Mustard acres feeling squeeze from canola

CNS Canada –– Following the largest mustard crop in more than a decade in 2016, supply/demand fundamentals are expected to spur a reduction in Canadian mustard seedings in 2017.

However, with more and more cropland moving into canola, mustard acreage increases may be limited in future years when supplies are tight again.

After growing the largest mustard crop in 12 years — 234,000 tonnes — in 2016, Agriculture and Agri-Food Canada predicts carryout for 2016-17 at 85,000 tonnes, well above the 5,000 tonnes carried forward the previous year.

The larger supplies cut into prices, and Canadian farmers intend to plant 390,000 acres of the crop in 2017, compared to 525,000 the previous year, according to Statistics Canada data.

Mustard is driven by contracted prices, and those bids, especially for yellow mustard, were not very attractive compared to where they were a year ago, said Kevin Hursh, executive director of the Saskatchewan Mustard Development Commission.

Demand is relatively steady, he said, but prices change depending on the supplies available.

Contract prices for brown mustard have improved slightly in recent weeks, moving from 32 cents/lb. to 34, said Hursh, as companies realized they “needed to up their game a little bit,” if they wanted to ensure enough acres were seeded.

While mustard area is expected to be down on the year, canola is set to see record plantings in Western Canada, according to StatsCan data.

“The unfortunate thing, from mustard’s point of view, is that once you seed canola, you’re out of the mustard business on that land for four to five years,” said Hursh.

Canola and mustard are closely related plants. While canola has many weed control options, the same is not true for mustard, and canola volunteers in a mustard crop can quickly lead to downgrades, said Hursh.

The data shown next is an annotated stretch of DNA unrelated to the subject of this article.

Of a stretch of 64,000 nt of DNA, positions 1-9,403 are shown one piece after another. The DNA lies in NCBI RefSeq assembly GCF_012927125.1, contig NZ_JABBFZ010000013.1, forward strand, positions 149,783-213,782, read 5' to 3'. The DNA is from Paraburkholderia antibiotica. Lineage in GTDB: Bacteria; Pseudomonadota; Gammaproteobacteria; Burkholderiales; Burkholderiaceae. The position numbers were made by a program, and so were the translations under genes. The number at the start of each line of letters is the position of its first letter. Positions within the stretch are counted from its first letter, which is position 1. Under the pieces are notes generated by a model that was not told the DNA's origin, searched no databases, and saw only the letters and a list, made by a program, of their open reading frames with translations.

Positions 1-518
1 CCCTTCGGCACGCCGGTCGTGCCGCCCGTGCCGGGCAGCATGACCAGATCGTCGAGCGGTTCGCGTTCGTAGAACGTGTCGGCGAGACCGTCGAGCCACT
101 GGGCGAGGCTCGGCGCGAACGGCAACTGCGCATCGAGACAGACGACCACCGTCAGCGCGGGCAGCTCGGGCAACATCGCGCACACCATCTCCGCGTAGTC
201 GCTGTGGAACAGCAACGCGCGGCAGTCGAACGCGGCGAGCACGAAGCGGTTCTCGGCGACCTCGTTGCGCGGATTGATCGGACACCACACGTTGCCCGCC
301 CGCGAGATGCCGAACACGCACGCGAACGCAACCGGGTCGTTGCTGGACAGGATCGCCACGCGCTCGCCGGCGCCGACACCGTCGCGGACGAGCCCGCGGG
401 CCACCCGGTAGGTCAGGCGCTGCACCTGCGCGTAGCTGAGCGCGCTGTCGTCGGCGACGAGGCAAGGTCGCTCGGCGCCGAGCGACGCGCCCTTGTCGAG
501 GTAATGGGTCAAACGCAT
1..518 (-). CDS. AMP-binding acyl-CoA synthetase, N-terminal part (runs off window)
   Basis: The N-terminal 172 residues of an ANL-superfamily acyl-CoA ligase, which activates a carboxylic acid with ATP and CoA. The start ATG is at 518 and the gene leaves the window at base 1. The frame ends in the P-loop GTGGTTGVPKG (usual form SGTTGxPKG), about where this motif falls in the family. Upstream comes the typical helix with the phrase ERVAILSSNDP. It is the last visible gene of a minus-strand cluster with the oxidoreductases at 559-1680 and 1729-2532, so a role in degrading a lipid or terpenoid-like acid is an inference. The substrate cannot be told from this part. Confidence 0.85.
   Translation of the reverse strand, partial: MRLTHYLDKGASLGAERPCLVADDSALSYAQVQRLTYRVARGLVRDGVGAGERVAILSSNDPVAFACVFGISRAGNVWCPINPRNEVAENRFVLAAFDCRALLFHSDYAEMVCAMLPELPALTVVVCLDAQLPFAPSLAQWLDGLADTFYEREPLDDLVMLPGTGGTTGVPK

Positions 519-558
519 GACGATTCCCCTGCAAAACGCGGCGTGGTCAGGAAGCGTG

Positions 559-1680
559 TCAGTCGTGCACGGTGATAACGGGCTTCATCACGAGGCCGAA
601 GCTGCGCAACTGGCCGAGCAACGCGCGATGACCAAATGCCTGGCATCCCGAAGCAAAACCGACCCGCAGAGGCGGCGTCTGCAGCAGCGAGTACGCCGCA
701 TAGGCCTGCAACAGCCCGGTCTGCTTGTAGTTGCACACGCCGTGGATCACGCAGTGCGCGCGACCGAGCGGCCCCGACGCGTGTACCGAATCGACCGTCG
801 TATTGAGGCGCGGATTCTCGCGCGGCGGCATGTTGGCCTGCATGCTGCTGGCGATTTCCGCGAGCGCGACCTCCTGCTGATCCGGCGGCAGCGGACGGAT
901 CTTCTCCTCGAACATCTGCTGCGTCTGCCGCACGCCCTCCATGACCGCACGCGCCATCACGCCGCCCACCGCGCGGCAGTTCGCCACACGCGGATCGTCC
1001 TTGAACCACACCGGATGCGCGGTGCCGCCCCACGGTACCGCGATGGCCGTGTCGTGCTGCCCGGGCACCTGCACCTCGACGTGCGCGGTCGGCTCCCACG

In addition to the weed control advantages of canola, newer canola varieties that can be straight-combined, rather than swathed, may also be dissuading some future mustard acres, as former mustard growers can now conceivably switch to canola without the need to invest in a swather, said Hursh.

“There’s no doubt that mustard is being squeezed into smaller and smaller areas,” said Walter Dyck, a mustard buyer with Olds Products at Lethbridge.

With more area going into canola, Dyck said it will be more difficult for the mustard industry to respond when more acres are needed.

While most yellow mustard was contracted for 35 cents/lb. this year in Western Canada, Dyck noted his company had contracted at 42 cents/lb. in order to retain growers.

Farmers still growing mustard are generally able to keep weeds to a minimum through good growing practices, he added, but some are still pushed out due to weed issues or low prices.

— Phil Franz-Warkentin writes for Commodity News Service Canada, a Winnipeg company specializing in grain and commodity market reporting. Follow Phil at @PhilFW on Twitter.

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